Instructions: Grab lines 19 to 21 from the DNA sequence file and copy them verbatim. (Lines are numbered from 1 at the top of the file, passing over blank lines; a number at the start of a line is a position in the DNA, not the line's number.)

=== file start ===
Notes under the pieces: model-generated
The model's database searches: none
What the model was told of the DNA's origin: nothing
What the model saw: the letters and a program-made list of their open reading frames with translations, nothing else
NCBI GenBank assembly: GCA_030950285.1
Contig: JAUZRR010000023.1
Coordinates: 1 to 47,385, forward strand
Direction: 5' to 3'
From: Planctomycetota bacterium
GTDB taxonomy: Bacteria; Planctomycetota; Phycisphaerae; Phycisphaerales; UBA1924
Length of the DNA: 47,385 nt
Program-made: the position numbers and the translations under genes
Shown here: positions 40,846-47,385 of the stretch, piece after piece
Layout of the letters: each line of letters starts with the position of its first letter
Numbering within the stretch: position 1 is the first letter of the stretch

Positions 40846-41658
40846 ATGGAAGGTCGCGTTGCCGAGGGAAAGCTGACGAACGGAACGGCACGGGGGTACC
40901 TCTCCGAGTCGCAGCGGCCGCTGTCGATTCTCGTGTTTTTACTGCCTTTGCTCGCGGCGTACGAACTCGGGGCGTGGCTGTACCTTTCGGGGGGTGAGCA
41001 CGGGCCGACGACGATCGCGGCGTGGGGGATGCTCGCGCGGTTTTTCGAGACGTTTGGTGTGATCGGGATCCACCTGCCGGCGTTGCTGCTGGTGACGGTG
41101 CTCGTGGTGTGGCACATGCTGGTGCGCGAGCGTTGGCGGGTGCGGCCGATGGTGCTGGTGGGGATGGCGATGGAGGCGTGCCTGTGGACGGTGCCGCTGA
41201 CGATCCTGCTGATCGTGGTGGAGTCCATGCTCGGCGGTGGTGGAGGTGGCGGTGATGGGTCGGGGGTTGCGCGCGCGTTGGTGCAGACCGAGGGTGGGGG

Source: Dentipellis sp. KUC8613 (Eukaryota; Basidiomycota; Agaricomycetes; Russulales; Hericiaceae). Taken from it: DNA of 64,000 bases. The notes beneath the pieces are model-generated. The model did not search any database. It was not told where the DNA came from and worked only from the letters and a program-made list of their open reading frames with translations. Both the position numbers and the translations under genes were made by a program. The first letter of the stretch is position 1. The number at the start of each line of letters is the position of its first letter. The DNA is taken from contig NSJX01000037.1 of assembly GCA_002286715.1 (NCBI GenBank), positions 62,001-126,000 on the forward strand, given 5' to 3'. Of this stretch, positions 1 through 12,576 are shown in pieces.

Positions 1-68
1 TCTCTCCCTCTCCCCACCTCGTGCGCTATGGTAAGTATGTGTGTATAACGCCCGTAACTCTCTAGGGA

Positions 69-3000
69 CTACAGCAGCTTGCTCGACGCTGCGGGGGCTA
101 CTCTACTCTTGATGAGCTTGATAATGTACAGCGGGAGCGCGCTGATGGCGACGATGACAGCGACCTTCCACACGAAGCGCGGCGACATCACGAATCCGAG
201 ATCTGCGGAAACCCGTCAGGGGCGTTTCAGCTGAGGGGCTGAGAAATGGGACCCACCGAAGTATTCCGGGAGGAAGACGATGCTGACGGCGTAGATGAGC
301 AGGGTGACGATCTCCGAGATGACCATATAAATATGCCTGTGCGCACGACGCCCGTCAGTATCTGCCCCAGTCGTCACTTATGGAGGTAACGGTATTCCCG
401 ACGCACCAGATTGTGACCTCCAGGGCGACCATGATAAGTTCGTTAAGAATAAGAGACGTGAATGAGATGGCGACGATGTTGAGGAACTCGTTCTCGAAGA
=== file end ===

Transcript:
41001 CGGGCCGACGACGATCGCGGCGTGGGGGATGCTCGCGCGGTTTTTCGAGACGTTTGGTGTGATCGGGATCCACCTGCCGGCGTTGCTGCTGGTGACGGTG
41101 CTCGTGGTGTGGCACATGCTGGTGCGCGAGCGTTGGCGGGTGCGGCCGATGGTGCTGGTGGGGATGGCGATGGAGGCGTGCCTGTGGACGGTGCCGCTGA
41201 CGATCCTGCTGATCGTGGTGGAGTCCATGCTCGGCGGTGGTGGAGGTGGCGGTGATGGGTCGGGGGTTGCGCGCGCGTTGGTGCAGACCGAGGGTGGGGG